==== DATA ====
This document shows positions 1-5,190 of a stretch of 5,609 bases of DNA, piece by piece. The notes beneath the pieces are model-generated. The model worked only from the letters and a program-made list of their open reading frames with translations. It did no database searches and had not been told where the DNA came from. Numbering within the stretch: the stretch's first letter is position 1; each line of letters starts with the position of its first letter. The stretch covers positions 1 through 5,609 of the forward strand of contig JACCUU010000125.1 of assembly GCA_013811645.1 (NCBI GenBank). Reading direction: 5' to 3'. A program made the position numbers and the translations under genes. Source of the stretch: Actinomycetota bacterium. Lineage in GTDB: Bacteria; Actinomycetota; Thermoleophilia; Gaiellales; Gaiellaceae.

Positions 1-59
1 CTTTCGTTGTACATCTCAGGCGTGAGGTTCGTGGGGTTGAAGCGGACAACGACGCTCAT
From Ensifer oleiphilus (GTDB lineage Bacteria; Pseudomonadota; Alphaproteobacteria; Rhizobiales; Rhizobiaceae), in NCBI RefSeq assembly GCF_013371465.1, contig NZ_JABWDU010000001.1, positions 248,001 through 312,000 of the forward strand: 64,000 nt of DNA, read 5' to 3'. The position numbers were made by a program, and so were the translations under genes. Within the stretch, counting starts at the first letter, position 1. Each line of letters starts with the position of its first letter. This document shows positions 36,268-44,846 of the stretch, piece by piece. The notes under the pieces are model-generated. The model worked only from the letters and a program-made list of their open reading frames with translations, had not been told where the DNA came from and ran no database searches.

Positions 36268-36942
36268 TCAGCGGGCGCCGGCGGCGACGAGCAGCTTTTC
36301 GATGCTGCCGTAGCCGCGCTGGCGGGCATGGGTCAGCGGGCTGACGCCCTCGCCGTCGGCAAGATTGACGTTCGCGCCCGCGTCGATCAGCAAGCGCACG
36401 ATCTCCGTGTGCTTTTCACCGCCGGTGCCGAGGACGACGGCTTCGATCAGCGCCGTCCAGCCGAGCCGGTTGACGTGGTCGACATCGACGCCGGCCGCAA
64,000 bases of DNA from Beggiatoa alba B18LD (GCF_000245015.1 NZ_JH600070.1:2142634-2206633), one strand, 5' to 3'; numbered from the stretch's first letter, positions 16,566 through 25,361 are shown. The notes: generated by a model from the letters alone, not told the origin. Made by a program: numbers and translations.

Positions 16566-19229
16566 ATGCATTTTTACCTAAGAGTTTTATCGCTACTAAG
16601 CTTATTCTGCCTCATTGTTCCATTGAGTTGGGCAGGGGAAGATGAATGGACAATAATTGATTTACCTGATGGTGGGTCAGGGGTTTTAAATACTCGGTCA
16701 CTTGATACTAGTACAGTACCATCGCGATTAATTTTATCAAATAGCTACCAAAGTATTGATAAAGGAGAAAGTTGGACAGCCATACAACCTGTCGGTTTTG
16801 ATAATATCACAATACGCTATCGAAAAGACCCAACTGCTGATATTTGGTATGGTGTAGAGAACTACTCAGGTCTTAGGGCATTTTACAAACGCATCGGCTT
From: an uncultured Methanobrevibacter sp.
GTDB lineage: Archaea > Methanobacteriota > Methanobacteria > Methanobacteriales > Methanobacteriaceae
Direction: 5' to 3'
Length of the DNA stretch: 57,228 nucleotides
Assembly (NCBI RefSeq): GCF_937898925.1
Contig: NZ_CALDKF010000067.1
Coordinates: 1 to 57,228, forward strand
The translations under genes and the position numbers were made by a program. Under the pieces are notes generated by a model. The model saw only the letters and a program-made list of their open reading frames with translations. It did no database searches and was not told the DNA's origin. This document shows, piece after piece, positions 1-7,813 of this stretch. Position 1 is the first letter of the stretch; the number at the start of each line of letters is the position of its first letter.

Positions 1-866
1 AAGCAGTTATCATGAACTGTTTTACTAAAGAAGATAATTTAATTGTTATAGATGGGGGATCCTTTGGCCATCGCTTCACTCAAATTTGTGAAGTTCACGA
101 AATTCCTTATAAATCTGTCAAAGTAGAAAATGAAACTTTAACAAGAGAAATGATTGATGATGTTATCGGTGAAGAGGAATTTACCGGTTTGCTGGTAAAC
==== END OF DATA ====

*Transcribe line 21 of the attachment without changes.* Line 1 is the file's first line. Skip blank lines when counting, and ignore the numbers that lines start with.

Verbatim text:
Coordinates: 1 to 57,228, forward strand